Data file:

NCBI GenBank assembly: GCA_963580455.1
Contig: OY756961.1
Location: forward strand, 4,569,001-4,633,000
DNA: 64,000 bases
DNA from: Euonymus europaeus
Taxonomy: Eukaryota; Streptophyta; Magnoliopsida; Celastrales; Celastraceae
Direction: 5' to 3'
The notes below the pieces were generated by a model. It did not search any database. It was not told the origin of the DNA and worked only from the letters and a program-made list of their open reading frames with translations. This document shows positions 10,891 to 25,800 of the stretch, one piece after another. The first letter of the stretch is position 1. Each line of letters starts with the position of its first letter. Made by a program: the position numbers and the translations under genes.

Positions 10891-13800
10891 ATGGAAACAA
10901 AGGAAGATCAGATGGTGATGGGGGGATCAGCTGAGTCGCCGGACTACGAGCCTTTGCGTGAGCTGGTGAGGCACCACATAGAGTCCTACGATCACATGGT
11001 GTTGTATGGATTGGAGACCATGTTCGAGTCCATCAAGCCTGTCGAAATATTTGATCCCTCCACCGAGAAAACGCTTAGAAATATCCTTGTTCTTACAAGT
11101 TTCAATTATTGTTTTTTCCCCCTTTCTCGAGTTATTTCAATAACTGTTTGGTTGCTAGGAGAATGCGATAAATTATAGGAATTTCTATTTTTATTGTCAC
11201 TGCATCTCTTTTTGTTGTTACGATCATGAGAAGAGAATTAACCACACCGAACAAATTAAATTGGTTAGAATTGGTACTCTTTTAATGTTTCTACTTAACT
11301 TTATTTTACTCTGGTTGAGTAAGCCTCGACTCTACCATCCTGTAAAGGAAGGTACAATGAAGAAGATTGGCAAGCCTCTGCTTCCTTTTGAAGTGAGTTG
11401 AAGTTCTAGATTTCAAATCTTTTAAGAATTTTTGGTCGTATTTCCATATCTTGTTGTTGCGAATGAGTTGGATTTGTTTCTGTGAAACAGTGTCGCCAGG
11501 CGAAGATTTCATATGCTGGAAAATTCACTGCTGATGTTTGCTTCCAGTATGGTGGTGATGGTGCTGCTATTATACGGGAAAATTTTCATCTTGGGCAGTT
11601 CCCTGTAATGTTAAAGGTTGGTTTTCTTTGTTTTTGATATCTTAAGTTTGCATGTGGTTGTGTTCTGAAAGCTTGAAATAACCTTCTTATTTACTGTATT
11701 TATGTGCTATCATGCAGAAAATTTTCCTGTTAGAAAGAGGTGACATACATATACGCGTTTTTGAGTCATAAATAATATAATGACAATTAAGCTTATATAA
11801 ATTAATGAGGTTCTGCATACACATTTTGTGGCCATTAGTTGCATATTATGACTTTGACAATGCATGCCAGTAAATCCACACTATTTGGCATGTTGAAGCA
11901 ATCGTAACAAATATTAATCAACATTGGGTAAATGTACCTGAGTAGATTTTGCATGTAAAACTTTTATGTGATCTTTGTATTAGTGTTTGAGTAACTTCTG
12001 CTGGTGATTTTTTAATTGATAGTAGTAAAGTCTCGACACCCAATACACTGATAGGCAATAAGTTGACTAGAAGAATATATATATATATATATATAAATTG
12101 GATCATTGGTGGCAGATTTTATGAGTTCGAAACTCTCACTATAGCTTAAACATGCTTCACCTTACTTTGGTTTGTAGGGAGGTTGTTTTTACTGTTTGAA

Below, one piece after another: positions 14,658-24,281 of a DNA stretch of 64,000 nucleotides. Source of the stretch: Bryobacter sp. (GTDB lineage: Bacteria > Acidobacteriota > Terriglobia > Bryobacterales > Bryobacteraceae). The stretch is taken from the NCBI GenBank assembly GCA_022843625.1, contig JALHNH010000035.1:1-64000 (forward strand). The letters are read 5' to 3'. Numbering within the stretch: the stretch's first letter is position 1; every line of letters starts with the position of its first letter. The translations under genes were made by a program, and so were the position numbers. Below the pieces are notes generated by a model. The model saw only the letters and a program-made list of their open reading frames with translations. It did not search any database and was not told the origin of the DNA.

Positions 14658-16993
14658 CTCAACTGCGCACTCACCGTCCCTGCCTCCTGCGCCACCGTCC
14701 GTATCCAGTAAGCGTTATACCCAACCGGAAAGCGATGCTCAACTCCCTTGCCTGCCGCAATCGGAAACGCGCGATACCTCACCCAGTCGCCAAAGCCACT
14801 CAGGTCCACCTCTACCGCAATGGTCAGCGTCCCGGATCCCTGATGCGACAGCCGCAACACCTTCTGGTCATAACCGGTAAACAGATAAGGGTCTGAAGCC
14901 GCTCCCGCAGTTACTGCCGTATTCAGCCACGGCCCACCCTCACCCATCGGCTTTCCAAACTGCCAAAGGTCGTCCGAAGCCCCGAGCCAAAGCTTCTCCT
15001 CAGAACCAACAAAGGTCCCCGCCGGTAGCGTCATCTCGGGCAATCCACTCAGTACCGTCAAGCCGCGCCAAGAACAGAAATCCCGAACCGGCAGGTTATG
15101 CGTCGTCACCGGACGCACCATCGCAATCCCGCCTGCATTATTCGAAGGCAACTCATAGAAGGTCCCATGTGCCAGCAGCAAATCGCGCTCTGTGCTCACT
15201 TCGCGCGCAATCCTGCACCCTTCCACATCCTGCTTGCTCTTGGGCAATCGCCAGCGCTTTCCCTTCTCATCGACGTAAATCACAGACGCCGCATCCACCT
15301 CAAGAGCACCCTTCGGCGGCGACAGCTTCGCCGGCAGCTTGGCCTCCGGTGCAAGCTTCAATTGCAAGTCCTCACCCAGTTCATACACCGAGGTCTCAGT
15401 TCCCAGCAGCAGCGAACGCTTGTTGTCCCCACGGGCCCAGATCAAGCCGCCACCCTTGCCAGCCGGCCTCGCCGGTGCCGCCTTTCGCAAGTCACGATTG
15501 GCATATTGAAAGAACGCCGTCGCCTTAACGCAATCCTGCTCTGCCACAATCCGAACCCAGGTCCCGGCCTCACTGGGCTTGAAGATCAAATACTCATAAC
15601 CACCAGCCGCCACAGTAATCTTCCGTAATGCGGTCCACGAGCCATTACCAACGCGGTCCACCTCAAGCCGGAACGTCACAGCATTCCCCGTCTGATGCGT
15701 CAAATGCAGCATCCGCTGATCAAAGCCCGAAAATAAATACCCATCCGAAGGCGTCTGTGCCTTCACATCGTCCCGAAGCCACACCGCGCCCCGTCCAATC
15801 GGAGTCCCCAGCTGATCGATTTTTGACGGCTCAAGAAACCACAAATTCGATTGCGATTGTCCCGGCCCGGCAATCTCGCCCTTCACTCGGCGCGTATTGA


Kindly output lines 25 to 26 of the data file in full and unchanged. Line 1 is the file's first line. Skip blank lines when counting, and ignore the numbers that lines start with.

Positions 14658-16993
14658 CTCAACTGCGCACTCACCGTCCCTGCCTCCTGCGCCACCGTCC